Still, there is no doubt that a large part of the demand for five Tests in Australia is to pander to the commercial well being of Australian cricket, its television media and hospitality industry.
It is no secret that Cricket Australia struggles to make ends meet most of the time. They need regular series against India and also the Ashes series against England to ensure that the financial health of the board and allied industries stay strong.
The India series this year end, followed by the Ashes series of 2021 provide an excellent opportunity for Australia to return a good financial balance sheet. On the other hand, matches against Afghanistan, Bangladesh, Sri Lanka, Pakistan, etc are literally a drain on its resources. They simply do not attract a fraction of the sponsorship, endorsements, crowds and, of course, television revenue.
Hereabouts it is worth mentioning that there are two issues that need to be acknowledged: The India series is part of the World Test Championship while the one against Afghanistan is not (matches against Afghanistan, Ireland and Zimbabwe do not form part of WTC although they are in Future Tours Programme).
A WTC series (between 2 and 5 Tests) is worth 120 points and currently, India are on top of the table with 360 points from seven Tests and Australia lie second with 296 points from 10 Tests.
Australia are scheduled to play a total of 19 Tests and India 18 in the current two-year cycle of WTC, unless they convert their series to five Tests and thereby end up playing 20 and 19 Tests respectively.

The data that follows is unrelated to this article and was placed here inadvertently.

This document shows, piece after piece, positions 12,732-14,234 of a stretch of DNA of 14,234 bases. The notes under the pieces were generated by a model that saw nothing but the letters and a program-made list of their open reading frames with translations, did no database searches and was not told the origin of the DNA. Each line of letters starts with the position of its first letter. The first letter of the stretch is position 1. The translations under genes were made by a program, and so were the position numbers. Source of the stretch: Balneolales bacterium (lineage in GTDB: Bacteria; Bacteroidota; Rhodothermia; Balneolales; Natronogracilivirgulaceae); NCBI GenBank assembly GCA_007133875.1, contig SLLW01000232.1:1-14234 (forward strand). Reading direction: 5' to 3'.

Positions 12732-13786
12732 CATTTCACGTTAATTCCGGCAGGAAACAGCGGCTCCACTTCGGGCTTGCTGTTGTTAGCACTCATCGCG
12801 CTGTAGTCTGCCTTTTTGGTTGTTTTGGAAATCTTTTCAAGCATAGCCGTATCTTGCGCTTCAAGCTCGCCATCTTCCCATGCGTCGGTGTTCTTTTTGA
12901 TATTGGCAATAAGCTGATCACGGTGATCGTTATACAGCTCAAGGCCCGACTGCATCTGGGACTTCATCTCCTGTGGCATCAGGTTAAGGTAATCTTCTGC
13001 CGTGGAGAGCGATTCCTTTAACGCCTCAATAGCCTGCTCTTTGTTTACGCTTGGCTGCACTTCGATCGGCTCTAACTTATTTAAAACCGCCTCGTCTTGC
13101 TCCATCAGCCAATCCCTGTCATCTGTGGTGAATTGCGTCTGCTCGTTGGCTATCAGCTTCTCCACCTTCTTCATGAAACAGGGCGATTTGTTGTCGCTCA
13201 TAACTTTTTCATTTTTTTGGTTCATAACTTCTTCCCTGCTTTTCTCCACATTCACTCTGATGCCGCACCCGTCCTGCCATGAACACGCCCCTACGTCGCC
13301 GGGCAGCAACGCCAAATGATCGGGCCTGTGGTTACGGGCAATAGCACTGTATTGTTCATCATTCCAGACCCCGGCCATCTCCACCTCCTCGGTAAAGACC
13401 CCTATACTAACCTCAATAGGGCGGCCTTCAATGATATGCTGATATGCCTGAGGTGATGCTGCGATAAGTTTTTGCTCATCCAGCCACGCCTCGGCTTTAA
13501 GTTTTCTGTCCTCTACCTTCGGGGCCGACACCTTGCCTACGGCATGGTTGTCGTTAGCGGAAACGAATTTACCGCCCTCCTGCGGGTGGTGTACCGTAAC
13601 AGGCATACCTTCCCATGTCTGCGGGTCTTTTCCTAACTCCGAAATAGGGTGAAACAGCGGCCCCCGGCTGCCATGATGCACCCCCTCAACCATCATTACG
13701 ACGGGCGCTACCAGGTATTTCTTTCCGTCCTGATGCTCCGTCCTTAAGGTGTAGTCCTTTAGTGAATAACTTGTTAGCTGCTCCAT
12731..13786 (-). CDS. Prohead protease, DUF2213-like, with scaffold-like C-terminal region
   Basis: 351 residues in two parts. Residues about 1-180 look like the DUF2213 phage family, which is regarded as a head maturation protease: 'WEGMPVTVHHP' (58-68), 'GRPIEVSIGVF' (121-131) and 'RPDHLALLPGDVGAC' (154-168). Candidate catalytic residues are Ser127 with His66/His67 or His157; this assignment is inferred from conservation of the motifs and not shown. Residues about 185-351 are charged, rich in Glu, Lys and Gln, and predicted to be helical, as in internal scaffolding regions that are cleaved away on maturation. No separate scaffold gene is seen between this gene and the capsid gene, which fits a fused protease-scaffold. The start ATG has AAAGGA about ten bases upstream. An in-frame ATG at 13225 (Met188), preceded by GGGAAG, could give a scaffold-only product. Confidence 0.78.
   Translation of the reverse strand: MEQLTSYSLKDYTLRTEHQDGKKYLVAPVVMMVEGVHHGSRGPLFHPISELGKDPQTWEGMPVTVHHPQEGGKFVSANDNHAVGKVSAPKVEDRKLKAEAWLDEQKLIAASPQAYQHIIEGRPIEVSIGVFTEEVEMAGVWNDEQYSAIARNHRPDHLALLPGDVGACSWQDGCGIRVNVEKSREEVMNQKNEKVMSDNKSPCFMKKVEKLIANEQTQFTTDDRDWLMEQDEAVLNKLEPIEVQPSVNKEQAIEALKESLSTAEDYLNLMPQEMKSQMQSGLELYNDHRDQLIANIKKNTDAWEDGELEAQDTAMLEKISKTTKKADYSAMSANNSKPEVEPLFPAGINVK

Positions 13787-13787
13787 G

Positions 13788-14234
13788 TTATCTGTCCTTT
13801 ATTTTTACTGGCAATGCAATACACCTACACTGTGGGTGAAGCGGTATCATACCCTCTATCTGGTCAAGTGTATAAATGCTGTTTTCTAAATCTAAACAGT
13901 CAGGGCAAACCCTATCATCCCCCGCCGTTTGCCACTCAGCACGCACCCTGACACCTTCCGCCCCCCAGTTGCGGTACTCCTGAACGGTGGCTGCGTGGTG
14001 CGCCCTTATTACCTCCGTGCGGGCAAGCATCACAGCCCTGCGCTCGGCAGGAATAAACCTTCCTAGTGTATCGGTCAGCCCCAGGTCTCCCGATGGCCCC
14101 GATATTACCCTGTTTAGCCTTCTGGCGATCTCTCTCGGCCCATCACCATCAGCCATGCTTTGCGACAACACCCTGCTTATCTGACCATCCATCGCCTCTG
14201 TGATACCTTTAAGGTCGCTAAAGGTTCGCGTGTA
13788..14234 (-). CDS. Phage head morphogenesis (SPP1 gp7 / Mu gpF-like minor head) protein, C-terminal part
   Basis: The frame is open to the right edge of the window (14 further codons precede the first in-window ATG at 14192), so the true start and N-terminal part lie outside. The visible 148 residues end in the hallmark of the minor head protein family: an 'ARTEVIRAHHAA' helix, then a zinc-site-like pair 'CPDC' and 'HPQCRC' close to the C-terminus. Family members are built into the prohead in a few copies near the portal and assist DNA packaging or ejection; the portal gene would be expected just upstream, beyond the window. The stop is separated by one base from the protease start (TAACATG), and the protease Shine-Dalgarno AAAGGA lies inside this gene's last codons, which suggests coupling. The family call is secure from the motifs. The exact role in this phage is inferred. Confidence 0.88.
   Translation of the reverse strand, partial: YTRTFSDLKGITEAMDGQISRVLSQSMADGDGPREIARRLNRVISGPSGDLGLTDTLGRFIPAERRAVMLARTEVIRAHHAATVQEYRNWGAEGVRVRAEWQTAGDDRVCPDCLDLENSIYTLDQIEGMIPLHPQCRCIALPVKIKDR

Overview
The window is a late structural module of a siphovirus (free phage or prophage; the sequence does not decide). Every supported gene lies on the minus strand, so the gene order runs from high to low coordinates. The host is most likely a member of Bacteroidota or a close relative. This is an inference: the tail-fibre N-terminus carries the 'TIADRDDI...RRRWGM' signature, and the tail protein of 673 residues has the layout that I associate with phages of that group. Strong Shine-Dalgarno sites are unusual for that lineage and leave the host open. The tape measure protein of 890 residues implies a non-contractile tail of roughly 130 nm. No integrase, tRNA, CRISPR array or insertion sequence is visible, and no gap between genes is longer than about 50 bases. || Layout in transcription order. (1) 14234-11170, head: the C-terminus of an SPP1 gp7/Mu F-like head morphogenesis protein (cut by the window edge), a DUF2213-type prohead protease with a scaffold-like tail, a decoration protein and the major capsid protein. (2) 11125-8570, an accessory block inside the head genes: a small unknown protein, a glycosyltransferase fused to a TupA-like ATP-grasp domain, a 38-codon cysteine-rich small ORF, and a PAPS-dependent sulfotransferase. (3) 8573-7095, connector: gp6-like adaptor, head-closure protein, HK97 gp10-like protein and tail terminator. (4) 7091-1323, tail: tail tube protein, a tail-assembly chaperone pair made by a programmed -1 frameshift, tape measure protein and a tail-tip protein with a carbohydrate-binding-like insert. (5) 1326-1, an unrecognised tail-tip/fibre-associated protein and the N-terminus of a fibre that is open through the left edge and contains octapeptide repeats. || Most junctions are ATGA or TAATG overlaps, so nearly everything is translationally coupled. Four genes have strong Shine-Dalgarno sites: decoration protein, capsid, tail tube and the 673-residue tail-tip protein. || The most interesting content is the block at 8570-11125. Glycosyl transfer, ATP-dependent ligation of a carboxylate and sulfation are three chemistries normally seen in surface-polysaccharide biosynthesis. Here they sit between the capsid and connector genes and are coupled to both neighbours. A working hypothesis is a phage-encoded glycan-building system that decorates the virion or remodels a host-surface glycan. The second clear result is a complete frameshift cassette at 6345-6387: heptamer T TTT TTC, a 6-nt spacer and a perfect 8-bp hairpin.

Australia skipper Tim Paine, like Warne, believes that the series against India could be a mouth-watering one. Of course, the home team would be far stronger in the batting department with the return of Steve Smith, David Warner and newcomer Marcus Labuschagne and hence they would be better prepared than the 2018 outfit which was all at sea against the Indian bowling.
This won’t deter India’s army of supporters who splurge money to travel around the world to see their heroes in action. Their presence in large numbers would give local businesses a boost. However, the real game-changer for Australia would be television rights for matches involving India.
The millions of dollars these rights provide make the Indian team a terrific draw for any cricket board in the world. Television channels too are thrilled to bits at the terrific advertisement rates and support they could garner.
The one-off Test against Afghanistan would never provide this sort of excitement and the Aussies would be foolish to let slip this opportunity. Warne, a television professional, would have been made aware of this.
But India need to be wary of not just this series but the one following that, against England in January-February 2021 which is a five-Test one. Would key players be fit and hungry to battle it out in 10 Tests against tough opponents within a space of four months? There are 240 points up for grabs in those two series and India need to be smart about burn-out, fatigue, rest and injuries to key players before jumping the gun.